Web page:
Some fields that are valuable to us are our current search engine ranking, our past search engine ranking, the monthly search volume of that keyword, and, potentially, the value (estimated with keyword difficulty, or CPC) of that keyword.
To get this data, we used the SEMrush API (specifically, we use their “Domain Organic Search Keywords” report):
Using R, a popular programming language for statisticians and analytics as well as marketers (specifically, we use the ‘httr’ library to work with APIs), we then pulled the top 10,000 keywords that drive traffic to blog.hubspot.com (as well as our Spanish, German, French, and Portuguese properties). We currently do this once per quarter.
This is a lot of raw data, which is useless by itself. So we have to clean the data and warp it into a format that is useful for us.
Next, how do we actually clean the data and build formulas to give us some answers as to what content to update?
2. Cleaning the Data and Building the Formulas
We do most of the data cleaning in our R script as well. So before our data ever hits another data storage source (whether that be Sheets or a database data table), our data is, for the most part, cleaned and formatted how we want it to.
We do this with a few short lines of code:
What we’re doing in the code above, after pulling 10,000 rows of keyword data, is parsing it from the API so it’s readable and then building it into a data table. We then subtract the current ranking from the past ranking to get the difference in ranking (so if we used to rank in position 4, and we now rank 9, the difference in ranking is -5).
We further filtered so we only surface those with a difference in ranking of negative value (so only keywords that we’ve lost rankings for, not those that we gained or that remained the same).
We then send this cleaned and filtered data table to Google Sheets where we apply tons of custom formulas and conditional formatting.
Finally, we needed to know: what are the outputs and how do we actually make decisions when optimizing content?
3. At Risk Content Tool Outputs: How We Make Decisions
Given the input columns (keyword, current position, historical position, the difference in position, and the monthly search volume), and the formulas above, we compute a categorical variable for an output.
A URL/row can be one of the following:
- “AT RISK”
- Blank (no value)
Blank outputs, or those rows with no value, mean that we can essentially ignore those URLs for now. They haven’t lost a significant amount of ranking, or they were already on page 2 of Google.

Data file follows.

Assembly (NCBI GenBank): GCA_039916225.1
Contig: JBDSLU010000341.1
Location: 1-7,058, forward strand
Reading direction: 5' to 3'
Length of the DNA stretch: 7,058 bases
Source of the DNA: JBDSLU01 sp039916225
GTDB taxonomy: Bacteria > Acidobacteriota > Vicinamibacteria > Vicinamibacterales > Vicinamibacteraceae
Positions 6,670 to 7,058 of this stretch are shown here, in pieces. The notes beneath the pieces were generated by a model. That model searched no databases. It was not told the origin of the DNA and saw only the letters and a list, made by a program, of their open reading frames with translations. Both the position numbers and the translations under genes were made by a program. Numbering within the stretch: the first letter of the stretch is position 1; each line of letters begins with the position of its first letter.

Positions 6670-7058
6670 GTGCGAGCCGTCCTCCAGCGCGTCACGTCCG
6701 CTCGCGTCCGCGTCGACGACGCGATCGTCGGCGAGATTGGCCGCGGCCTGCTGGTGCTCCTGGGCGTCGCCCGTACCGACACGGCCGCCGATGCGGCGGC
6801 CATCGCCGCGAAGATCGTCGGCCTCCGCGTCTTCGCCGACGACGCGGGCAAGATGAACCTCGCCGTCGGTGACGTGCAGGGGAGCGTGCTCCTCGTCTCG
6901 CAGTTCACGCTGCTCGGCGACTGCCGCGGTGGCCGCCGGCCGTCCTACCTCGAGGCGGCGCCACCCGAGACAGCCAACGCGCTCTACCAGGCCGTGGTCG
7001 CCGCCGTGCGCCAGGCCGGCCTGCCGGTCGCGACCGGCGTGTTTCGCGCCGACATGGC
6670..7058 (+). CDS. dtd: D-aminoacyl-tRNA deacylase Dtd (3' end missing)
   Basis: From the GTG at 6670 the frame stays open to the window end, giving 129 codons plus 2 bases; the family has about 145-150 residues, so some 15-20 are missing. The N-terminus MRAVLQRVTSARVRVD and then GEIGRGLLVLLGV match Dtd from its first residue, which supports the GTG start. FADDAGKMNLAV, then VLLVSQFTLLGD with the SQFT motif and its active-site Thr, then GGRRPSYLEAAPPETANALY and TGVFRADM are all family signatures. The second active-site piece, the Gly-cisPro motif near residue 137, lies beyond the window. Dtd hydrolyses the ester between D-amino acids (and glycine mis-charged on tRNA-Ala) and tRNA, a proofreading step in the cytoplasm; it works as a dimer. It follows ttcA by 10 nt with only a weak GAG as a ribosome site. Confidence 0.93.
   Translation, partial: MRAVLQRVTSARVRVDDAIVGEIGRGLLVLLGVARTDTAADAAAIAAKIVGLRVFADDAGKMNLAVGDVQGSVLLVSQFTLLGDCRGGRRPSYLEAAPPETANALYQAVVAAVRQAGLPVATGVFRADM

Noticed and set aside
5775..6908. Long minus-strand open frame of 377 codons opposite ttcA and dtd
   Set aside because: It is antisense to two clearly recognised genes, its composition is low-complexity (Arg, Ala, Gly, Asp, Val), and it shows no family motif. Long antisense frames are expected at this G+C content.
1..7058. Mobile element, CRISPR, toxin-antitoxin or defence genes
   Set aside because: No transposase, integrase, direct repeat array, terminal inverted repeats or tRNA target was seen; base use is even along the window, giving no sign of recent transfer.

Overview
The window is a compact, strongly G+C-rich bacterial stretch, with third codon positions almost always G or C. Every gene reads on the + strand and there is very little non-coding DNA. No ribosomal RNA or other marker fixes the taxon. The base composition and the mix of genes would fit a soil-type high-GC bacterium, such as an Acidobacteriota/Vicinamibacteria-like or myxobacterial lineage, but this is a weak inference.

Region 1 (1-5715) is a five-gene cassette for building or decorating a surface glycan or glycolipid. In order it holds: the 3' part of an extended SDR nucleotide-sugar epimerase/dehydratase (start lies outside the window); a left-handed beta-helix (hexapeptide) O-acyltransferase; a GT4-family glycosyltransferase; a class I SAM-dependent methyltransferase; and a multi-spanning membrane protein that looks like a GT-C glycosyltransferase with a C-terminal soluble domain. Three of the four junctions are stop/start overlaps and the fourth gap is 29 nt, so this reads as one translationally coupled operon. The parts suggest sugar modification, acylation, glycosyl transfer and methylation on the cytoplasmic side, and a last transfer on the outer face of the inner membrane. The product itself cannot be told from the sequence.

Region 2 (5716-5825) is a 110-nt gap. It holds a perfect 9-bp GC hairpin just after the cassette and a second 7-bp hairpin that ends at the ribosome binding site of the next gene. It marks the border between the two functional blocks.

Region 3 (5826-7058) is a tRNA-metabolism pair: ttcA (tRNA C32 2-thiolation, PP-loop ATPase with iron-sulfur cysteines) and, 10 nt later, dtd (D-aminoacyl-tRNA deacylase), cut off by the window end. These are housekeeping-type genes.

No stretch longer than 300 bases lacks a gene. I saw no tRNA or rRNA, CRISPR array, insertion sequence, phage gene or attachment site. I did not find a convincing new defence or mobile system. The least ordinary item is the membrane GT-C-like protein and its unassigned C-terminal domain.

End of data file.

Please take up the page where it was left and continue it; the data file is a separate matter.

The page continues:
“Volatile” means the page is dropping in rank, but isn’t an old-enough blog post to warrant any action yet. New web pages jump around in rankings all the time as they get older. At a certain point, they generate enough “topic authority” to stay put for a while, generally speaking. For content supporting a product launch, or an otherwise critical marketing campaign, we might give these posts some TLC as they’re still maturing, so it is worth flagging them.
“At Risk” is mainly what we’re after — blog posts that were published more than six months ago, dropped in ranking, and are now ranking between positions 8 and 10 for a high-volume keyword. We see this as the “red zone” for failing content, where it’s fewer than 3 positions away from dropping from page 1 to page 2 of Google.
The spreadsheet formula for these three tags is below — basically a compound IF statement to find page-1 rankings, a negative ranking difference, and the publish date’s distance from the current day.
What We Learned
In short, it works! The tool described above has been a regular, if not frequent addition to our workflow. However, not all predictive updates save traffic right on time. In the example below, we saw a blog post fall off of page 1 after an update was made, then later return to a higher position.
And that’s okay.
We don’t have control over when, and how often, Google decides to recrawl a page and re-rank it.
Of course, you can re-submit the URL to Google and ask them to recrawl (for critical or time-sensitive content, it may be worth this extra step). But the objective is to minimize the amount of time this content underperforms, and stop the bleeding — even if that means leaving the quickness of recovery to chance.
Although you’ll never truly know how many page views, leads, signups, or subscriptions you stand to lose on each page, the precautions you take now will save time you’d otherwise spend trying to pinpoint why your website’s total traffic took a dive last week.
Originally published Jun 11, 2020 7:30:00 AM, updated June 11 2020